Refuse to be Passive

The Perfect Poached Egg

In Food on January 2, 2010 at 8:21 pm

This New Year, when my family and I raised our wine glasses to the year past, and then to the one that lay ahead, I made a resolution to them all. This year, I would succeed in perfectly poaching an egg. No cheating here. No special pan or cup for egg poaching. I was going to make a gorgeous egg by cooking it in boiling water. Now, this was no small resolution as in the past, I have made a horrid mess trying to poach eggs. This evening I got up the guts to give it a try. Armed with suggestions from Jamie Oliver’s cookbook Jamie’s Food Revolution that I received for Christmas, I put water on the stove to boil. The results? Well, they’re quite impressive if I say so myself. Jamie Oliver makes the claim that a perfectly poached egg is one of the most brilliant things in the world. I have to say that I agree wholeheartedly. So what is the secret to keeping the white from turning into a sloppy stringy mess in the pan? There are a couple of things.

One, make sure that you have the freshest eggs possible. Jamie says that you’ll know your egg is fresh “if the yolk stands up and the white isn’t wattery.” Fresh eggs. Check.

Two, you do not make poached eggs in boiling water, rather lightly simmering, lightly salted water. Make sure you have enough water to full submerge your egg.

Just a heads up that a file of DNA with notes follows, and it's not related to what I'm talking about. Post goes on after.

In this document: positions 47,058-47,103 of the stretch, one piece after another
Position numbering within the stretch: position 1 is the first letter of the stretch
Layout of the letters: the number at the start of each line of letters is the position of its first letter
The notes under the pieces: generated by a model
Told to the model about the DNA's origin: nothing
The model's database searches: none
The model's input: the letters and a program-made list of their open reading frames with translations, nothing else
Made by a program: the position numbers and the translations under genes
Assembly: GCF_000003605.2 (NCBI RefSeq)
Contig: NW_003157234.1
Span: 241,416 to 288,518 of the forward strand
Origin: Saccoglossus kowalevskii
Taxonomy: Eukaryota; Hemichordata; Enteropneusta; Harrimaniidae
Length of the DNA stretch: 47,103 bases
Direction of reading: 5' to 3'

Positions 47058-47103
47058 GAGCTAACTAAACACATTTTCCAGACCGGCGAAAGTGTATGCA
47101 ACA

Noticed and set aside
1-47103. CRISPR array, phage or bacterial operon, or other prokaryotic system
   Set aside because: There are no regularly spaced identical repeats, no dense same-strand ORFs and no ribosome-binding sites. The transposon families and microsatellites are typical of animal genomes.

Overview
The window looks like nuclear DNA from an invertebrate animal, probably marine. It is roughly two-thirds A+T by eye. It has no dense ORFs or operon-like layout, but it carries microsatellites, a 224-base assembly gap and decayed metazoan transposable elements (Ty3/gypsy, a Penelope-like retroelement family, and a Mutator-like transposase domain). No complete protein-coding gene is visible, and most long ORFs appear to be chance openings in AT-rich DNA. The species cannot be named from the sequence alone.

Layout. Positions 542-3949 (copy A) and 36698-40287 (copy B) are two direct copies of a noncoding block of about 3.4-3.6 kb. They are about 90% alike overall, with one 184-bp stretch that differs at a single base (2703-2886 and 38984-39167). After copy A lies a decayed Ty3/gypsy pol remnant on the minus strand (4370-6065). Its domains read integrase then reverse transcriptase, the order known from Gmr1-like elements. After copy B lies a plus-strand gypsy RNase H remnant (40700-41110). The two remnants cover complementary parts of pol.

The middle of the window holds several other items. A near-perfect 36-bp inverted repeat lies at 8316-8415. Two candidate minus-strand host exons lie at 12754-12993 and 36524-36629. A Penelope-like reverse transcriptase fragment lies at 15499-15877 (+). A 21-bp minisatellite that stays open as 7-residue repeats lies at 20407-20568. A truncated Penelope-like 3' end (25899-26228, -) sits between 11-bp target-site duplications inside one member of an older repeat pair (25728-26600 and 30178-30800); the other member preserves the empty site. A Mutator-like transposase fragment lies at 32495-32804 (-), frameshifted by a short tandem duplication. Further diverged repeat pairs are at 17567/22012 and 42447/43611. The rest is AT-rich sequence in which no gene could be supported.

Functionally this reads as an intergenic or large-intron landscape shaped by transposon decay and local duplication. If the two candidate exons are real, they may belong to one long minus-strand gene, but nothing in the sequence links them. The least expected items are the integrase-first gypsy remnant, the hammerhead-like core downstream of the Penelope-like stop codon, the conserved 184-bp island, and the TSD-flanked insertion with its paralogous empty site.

Three, when you take your egg that you’ve cracked into the cup, make sure you pour it into the water as close to the surface as you can, and in one fluid motion.

From there, the edges may be a little ragged, but you can use a fork or spoon to fold those over the cooking egg. But, if you have a really fresh egg, it shouldn’t have much of a rough edge.

Wait until the egg is at your desired consistency, a few minutes plus or minus, depending on how well you like it cooked. Remove the egg from the water using a large dinner spoon. Use paper towel to remove the excess water and then place on toast and serve! (I neglected the toast, as I’d have to make the bread first).

Thanks Jamie, for helping me brave the murky waters of poached eggs. They’re not murky anymore!

Also, some people use the “vortex” method of swirling the water first. If your eggs are fresh, it’s not needed at all.

  1. […] Actually, poaching an egg is about as easy as frying one. Don’t believe me? Check out my previous post on this and then try it for […]

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